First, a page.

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Photos: A San Francisco street race for ‘adults who never grew up’

Adults in costume ride children's toy bikes downhill, surrounded by cheering spectators.
Adults jostle past each other on tricycles for the annual Bring Your Own Big Wheel race on Vermont Street in Potrero Hill on Sunday. | Source: Estefany Gonzalez/The Standard

San Franciscans of all ages gathered Sunday for an annual tricycle race on what they say is the city’s curviest road—and it’s nowhere near Lombard Street.

Dozens of people bumped and jostled past one another to see who was the fastest on three wheels going down a serpentine stretch of Vermont Street in the city’s Potrero Hill neighborhood, a tradition that's gone on for more than 20 years.

It was Sergio Lamar’s first time riding in the Bring Your Own Big Wheel race, but he was more than ready.

“I’m one of those adults who never grew up,” Lamar said.

A person in an elf costume races downhill on a toy tricycle, looking amused, as onlookers watch.
People race down Potrero Hill during the Bring Your Own Big Wheel race on Sunday. | Source: Estefany Gonzalez/The Standard

After having spent 15 minutes trudging uphill in a bulky Chewbacca costume holding a yellow tricycle, the 42-year-old said his participation in the downhill race was years in the making. Lamar said he has wanted to go ever since he first heard about it eight years ago. Despite all the buildup—and the evident risk of crashes—Lamar was unperturbed.

“There’s a little risk to everything,” Lamar said. “But I’ve got health insurance.”

According to the event’s website, the race was conceived in 2000 by "a madman" named Jon Brumit, who came up with the idea after he "happened across a [Big Wheel]."

A person in a furry costume rides a tricycle with onlookers at a street event.
Sunset resident Sergio Lamar, 42, gears up to ride in the Bring Your Own Big Wheel race in Potrero Hill on Sunday. | Source: Garrett Leahy/The Standard

"He wondered what he should do with it and much like the apple that fell on Newton’s head, Jon had the vision of riding his newly found plastic toy down Lombard Street," the site reads.

In 2006, 30 people took part in the race, and the following year, the number of participants and spectators numbered in the hundreds, according to the website. Shortly after, the Lombard Street race was shut down, and organizers moved the event to Vermont Street in 2008, where it has remained since, the website said.

The site does not explain why the race occurs on Easter, other than that Brumit chose to ride down Lombard on a tricycle on Easter Sunday.

A person is on the ground next to an overturned tricycle, appearing to have fallen.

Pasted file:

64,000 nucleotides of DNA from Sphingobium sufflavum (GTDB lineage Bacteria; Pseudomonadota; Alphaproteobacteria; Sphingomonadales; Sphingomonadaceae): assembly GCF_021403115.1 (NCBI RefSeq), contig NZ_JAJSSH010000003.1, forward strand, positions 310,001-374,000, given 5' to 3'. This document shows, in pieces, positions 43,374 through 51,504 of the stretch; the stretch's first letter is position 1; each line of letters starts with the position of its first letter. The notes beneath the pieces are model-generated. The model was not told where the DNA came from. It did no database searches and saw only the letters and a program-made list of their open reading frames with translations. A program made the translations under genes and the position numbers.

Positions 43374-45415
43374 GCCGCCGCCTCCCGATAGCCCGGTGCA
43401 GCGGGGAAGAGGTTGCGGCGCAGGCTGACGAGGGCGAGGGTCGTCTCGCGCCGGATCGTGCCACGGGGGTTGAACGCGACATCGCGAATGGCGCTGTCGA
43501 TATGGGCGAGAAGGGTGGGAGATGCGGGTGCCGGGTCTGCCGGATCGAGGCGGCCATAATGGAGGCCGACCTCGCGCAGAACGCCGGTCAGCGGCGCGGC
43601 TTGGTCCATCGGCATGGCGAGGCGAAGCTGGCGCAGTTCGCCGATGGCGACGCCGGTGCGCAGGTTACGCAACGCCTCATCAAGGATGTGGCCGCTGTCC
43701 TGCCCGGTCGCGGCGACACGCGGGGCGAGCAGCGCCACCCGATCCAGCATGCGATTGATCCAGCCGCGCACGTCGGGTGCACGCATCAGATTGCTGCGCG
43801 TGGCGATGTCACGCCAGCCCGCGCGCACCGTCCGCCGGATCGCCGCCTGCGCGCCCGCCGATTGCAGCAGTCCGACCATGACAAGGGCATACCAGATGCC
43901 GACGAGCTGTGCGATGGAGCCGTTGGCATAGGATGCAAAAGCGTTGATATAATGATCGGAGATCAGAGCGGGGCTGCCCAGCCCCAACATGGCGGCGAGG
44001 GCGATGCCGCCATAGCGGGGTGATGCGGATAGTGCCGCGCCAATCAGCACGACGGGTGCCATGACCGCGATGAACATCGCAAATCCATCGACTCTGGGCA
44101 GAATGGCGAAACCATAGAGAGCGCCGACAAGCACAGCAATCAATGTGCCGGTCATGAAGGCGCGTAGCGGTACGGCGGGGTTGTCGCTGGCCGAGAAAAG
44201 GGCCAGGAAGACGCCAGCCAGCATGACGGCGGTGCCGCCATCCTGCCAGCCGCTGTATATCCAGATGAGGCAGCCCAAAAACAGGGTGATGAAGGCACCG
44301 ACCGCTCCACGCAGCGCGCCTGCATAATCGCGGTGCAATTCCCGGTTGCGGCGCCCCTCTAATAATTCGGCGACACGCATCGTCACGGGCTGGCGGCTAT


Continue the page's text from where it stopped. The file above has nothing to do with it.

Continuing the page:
A person falls off their tricycle during the Bring Your Own Big Wheel race in Potrero Hill. | Source: Estefany Gonzalez/The Standard

Though started by an adult, Sunday's Bring Your Own Big Wheel race was far from an adults-only affair, with the street chock-full of families with kids, especially toddlers.

Kit Urkov, 4, said this year was her second time at the event.

People ride down Vermont Street for the annual Bring Your Own Big Wheel race in Potrero Hill on Sunday. | Source: Garrett Leahy/The Standard

“It’s a race,” Urkov said, when asked why she enjoyed riding down alongside dozens of other children on her silver tricycle.

Her father, Owen Urkov, was more descriptive in explaining why he enjoyed rumbling down the serpentine road on three plastic wheels.

“It’s insane chaos, but it’s a blast,” Urkov said.

Is it dangerous?

“Absolutely,” Urkov said. “That’s the fun.”

Sitting astride two rainbow-colored tricycles, Annie Acheson, 15, said racing down the hill this year was her idea. Acheson had gone down the hill three times that afternoon, and she was getting ready to go a fourth time.

“It’s fun because it challenges you, but if you mess up, people won’t make fun of you,” Acheson said.

Two people are smiling on a sunny day, one on a small toy bike, both wearing colorful, quirky outfits and helmets.
Annie Acheson, 15, and her mother, Amanda, 51, get ready to tricycle down the curviest street in San Francisco during the annual Bring Your Own Big Wheel race on Sunday. | Source: Garrett Leahy/The Standard

Her mother, Amanda Acheson, 51, was on deck.

“It’s just such a San Francisco thing,” Acheson said. “A lot of cities don’t have weird stuff like this, and it’s kid-friendly.”

Amanda Acheson said she thinks it’s worth the risk for kids to participate in the downhill race, as it exposes them to a cultural event and lets them socialize with other kids.

“Besides, she’s got a helmet,” Acheson said.